It is wrong to take taxes off the table.  Fair enough, everything should be on the table.  But why fret about piecemeal revisions, such as raising the income tax rates for high earners, when a comprehensive overhaul of the tax system is needed.

William Whipple III, Middletown

Letter was published basically as submitted, except for deletion of the sentence in blue re Greg Inskip’s letter.

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January 28, 2011

Editor, The News Journal

No dispute over Earth’s warming, just its cause

A Jan. 23 letter from a climate alarmist attacks those of us who are skeptical of the claim that carbon dioxide is causing global warming.

Like other alarmists, he implies that we dispute the fact that the Earth is warming.  We do not. We know there has been warming since the Little Ice Age.

There have been many cooling/ warming cycles in the past when humans could not have any measurable impact on climate.

Many of the warming cycles, including the recent Medieval Warm Period, reached temperatures warmer than we have now.  The first 20 parts per million of carbon dioxide in the air exerts most of its warming effect.

At the present level of about 380 parts per million, additional carbon dioxide has essentially no effect.  The cause of cooling/ warming cycles is most likely variations in the energy output of the sun.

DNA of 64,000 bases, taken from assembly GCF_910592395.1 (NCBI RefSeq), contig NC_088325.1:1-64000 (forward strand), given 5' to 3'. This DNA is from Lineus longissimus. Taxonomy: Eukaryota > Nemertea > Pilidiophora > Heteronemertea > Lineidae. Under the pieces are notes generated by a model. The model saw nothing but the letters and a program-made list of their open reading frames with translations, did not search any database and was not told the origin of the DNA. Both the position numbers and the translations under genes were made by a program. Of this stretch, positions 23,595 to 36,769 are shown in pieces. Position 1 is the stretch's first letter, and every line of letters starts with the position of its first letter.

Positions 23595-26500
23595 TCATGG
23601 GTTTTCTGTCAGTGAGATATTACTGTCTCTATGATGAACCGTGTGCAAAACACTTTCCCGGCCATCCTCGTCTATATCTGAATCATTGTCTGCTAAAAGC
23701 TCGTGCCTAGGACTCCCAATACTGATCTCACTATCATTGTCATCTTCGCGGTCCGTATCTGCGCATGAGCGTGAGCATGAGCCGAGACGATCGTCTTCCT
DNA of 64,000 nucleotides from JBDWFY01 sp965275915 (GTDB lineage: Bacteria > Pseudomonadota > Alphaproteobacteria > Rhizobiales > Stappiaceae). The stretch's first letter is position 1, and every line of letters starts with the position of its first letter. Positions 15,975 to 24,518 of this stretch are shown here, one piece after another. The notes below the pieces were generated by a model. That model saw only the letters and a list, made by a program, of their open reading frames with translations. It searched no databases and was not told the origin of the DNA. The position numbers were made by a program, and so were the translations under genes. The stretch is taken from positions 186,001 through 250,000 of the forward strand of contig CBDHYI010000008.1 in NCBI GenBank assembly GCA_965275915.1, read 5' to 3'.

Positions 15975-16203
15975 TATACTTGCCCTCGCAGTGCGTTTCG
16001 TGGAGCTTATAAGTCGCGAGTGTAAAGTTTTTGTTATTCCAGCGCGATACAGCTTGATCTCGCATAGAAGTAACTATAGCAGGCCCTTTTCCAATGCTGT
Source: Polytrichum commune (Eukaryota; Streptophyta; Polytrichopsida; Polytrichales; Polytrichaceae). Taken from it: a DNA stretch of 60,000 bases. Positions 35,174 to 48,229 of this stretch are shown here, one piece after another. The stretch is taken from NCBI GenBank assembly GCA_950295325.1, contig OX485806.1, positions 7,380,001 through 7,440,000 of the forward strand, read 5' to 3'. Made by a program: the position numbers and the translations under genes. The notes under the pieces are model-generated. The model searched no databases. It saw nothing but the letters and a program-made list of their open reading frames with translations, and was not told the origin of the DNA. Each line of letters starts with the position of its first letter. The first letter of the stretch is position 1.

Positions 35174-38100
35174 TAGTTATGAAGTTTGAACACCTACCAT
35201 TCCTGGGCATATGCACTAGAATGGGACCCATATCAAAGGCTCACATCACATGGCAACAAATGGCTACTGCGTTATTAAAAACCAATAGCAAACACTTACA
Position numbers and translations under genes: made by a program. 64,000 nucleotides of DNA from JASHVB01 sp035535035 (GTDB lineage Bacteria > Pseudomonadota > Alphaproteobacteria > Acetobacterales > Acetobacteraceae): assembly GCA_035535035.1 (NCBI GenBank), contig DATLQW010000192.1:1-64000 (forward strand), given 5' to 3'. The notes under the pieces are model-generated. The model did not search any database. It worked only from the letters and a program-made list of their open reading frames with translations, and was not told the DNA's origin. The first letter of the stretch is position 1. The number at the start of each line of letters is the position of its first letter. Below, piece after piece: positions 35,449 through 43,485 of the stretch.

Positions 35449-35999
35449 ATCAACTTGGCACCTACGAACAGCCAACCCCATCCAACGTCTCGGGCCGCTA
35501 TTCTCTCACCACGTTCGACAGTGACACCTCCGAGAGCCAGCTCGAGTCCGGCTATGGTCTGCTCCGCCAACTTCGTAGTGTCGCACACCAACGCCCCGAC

The misconceptions that unavoidable climate change is dangerous and caused by carbon dioxide have cost a lot of money through “cap and trade” schemes.

Even more waste is coming due to government rules requiring uneconomical, undependable, expensive windmills and solar panels supported by taxpayers’ money.  What a shame.

Jose R. Alvarez, Wilmington

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January 16, 2011

Editor, Brandywine Community News

Not on our dime

It is disheartening to see how many people have bought in to the assumptions that (a) global warming will have dire consequences, and (b) humans are causing higher temperatures by burning fossil fuels and emitting carbon dioxide. There is ample evidence that these assumptions are wrong. 

The global warming scare is of more than academic interest because it underlies the big push for wind turbines and solar panels.  Both federal and state governments are subsidizing these expensive and undependable energy sources – a poor use of taxpayer funds, especially for governments that are finding it difficult to make ends meet.

For the straight scoop, see “Clean Energy Boondoggle,” a slide show posted by Secure America’s Future Economy. http://www.s-a-f-e.org/energy.htm

William Whipple III,  Middletown

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January 16, 2011

Editor, Brandywine Community News

Let free market work

Members of Congress are saying that job creation is a high priority.  The question is: “How can you created jobs?”  The answer is: “Allow the free market to work its magic.”

The free market ended the 1920-1921 depression with its unemployment rate of 11.7 percent.  Fortunately, Commerce Secretary Herbert Hoover was unable to convince President Harding to intervene promptly.  By the time Harding was persuaded, the Depression was over.  There were no bailouts.  Prices and wages were reduced.  Weak firms were promptly eliminated.  Unemployment dropped to 6.7 percent in 1922 and 2.4 percent in 1923.  Jobs were created by the free market, left free by government inaction.

Rather than interfering with the magic of the free market, Congress should require appropriate bureaucrats to eliminate as much regulation and red tape as possible.  This would result in formation and expansion of small businesses, and real job creation.

OK, Members of Congress.  Are you serious about creating jobs?

William E. Morris, Brandywine Hundred